Summary: Today America passed an important fork in the road, an easy exit from the massive monetary stimulus running since the crash. If the economy continues its slow growth (well below the 2% stall speed) today might have been the last opportunity for an easy exit. Today also demonstrated the madness that infects us, as investors cheered the Fed’s bad news about the economy’s slower than expected growth — and bid up asset prices. This post attempts to provide a harsh but accurate perspective on our situation.
See the follow-up post: Different answers to your questions about the momentous Fed decision to delay tapering.
“Damn the torpedoes! Full speed ahead.”
— Paraphrase of Admiral Farragut’s orders at Mobile Bay (1864). A great naval leader; he would have made a terrifyingly bad Central Banker
Let’s do it every day!
- How did we get here
- It was easy. It’s always easy to get hooked
- About government stimulus programs
- About the winners
- Why end the fun?
- Pictures of the US money supply
- For More Information
(1) How did we get here?
The Fed balance sheet has grown from $800 billion before the crash to $3.6 trillion today, now under QE3 increasing at $85 billion per month. While necessary during the recession, this has a side effect, one found in a few other powerful medicines. We have become addicted. I (and many others) warned about this (the original brief version of this post was Dec 2009). Now we’re hooked. Unless we act soon (later this year?) probably much pain lies ahead.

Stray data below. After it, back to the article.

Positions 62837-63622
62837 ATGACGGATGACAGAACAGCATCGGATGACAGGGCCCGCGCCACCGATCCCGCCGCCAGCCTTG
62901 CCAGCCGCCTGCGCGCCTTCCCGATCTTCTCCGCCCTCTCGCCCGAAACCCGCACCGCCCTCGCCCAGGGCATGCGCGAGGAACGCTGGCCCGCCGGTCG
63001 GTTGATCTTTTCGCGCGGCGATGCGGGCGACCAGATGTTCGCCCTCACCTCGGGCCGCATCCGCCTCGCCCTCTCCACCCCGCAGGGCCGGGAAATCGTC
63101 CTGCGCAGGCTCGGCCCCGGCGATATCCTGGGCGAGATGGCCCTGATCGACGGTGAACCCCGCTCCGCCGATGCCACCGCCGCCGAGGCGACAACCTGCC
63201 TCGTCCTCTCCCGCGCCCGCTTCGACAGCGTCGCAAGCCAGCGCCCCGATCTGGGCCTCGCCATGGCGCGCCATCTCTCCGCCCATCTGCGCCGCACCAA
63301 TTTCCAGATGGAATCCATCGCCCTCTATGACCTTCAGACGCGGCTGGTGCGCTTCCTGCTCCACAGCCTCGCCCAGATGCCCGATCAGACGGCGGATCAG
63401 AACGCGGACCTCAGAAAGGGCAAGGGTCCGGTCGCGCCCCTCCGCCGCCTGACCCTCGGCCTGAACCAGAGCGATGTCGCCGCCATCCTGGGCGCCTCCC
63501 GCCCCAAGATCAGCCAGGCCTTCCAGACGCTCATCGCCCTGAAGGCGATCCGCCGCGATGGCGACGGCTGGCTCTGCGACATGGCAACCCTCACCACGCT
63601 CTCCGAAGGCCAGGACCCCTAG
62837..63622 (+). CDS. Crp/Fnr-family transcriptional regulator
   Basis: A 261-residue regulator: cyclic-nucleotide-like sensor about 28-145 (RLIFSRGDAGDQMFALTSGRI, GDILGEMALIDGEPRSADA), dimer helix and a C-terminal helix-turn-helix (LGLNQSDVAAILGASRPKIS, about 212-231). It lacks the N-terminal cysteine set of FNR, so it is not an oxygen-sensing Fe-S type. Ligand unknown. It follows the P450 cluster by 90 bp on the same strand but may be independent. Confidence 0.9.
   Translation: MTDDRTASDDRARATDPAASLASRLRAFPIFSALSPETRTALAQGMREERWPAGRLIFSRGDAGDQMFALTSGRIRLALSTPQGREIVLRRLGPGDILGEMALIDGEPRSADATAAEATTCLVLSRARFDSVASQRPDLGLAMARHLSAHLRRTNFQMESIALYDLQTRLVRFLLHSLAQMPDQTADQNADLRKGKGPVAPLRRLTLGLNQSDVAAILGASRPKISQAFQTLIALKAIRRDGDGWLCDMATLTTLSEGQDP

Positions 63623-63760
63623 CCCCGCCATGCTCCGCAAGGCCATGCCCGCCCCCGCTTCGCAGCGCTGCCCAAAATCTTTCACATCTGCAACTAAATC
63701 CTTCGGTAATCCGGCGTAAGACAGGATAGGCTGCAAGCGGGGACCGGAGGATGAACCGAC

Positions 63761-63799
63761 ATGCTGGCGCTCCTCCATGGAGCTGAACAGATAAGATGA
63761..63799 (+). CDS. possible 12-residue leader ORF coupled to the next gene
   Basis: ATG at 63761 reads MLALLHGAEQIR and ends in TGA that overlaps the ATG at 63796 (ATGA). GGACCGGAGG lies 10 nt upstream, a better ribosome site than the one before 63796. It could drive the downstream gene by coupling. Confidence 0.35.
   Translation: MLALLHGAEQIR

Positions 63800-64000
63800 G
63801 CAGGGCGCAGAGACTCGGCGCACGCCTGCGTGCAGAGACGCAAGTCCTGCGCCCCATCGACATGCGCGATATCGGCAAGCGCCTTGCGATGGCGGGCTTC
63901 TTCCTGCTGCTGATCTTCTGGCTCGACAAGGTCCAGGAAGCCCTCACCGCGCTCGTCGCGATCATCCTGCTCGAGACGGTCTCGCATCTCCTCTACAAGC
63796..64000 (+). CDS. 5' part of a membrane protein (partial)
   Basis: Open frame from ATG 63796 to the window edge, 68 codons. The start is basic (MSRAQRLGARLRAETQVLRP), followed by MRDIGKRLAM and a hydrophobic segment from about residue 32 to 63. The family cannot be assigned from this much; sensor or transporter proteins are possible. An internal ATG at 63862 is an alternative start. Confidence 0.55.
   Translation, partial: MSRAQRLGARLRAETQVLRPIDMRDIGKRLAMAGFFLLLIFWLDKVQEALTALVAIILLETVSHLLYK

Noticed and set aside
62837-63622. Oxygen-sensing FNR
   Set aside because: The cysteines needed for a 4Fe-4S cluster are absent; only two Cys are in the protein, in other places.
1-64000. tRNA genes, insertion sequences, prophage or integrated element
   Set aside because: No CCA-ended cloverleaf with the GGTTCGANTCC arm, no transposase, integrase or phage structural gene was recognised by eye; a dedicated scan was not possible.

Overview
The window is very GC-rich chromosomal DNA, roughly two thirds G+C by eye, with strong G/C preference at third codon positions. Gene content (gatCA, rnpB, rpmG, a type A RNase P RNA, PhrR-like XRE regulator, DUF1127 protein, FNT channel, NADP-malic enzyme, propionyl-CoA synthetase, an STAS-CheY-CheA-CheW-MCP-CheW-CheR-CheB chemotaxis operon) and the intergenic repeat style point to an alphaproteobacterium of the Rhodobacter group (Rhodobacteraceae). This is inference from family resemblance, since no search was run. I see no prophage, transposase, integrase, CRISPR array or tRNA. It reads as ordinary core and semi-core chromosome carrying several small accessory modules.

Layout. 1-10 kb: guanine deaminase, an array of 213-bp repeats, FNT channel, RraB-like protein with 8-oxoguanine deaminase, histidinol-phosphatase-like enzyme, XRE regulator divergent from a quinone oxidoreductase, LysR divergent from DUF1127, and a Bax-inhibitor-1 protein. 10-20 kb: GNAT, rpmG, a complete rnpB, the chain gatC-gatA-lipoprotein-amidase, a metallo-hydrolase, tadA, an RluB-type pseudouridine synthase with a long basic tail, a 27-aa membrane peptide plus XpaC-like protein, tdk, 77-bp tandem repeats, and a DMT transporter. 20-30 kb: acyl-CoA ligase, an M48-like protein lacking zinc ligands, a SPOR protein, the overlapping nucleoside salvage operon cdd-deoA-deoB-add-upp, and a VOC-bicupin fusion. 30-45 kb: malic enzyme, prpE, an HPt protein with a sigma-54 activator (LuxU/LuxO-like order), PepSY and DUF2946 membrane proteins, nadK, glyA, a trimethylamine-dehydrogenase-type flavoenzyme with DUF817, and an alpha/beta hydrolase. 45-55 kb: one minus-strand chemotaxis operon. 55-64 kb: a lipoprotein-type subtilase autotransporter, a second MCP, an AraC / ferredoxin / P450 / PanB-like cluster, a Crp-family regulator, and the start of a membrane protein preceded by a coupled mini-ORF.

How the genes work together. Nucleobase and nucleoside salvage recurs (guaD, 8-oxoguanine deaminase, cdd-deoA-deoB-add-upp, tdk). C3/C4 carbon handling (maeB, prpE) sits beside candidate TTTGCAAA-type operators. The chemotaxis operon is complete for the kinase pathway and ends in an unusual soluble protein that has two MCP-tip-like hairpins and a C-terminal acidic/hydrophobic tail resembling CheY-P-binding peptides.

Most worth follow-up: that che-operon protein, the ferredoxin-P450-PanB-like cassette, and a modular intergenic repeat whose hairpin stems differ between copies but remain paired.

See this excerpt from “Financial Heroin”, Don Coxe, Coxe Advisors, 16 December 2009:
… my father was a doctor in the Canadian Army in WWII, and served in the Italian campaign. He became greatly respected for his anaesthesia and pain management under battlefield surgery and rehabilitation conditions. He was cited after war’s end for perhaps having performed more anaesthetics under such conditions than any other Canadian doctor.
In discussing his experiences, he told me that he swiftly learned that the best — and frequently the only — reliable drug for the critically wounded was heroin. Soldiers who writhed in agony under other medications almost always responded to heroin. The problem wasn’t deciding whether to administer it: if morphine didn’t work fast, you didn’t waste time, you injected heroin.
The problem for the doctor came when the patient had begun to recover from surgery, and was receiving heroin. How quickly could the dosage be reduced and when would it be terminated? Although few soldiers were freed of heroin without experiencing pain and distress, it was necessary to take the drug away as rapidly as possible. Otherwise they would become addicts and their lives would be ruined — for soldiering and everything else.
… Zero interest rates are Financial Heroin.
This goes to the vital points, mostly misunderstood, about the massive fiscal and monetary stimulus governments have applied in response to this global recession. Government stimulus has several characteristics similar to heroin.
- It mitigates the downturn, minimizing the suffering,
- but it does nothing to fix the underlying problems,
- and it creates imbalances which must be removed when the economy recovers.
It’s medicine. Powerful when used correctly. But like all sharp tools it cuts both ways. Confusing first aid (emergency medicine) with long-term treatment can produce serious errors.
(2) It was easy. It’s always easy to get hooked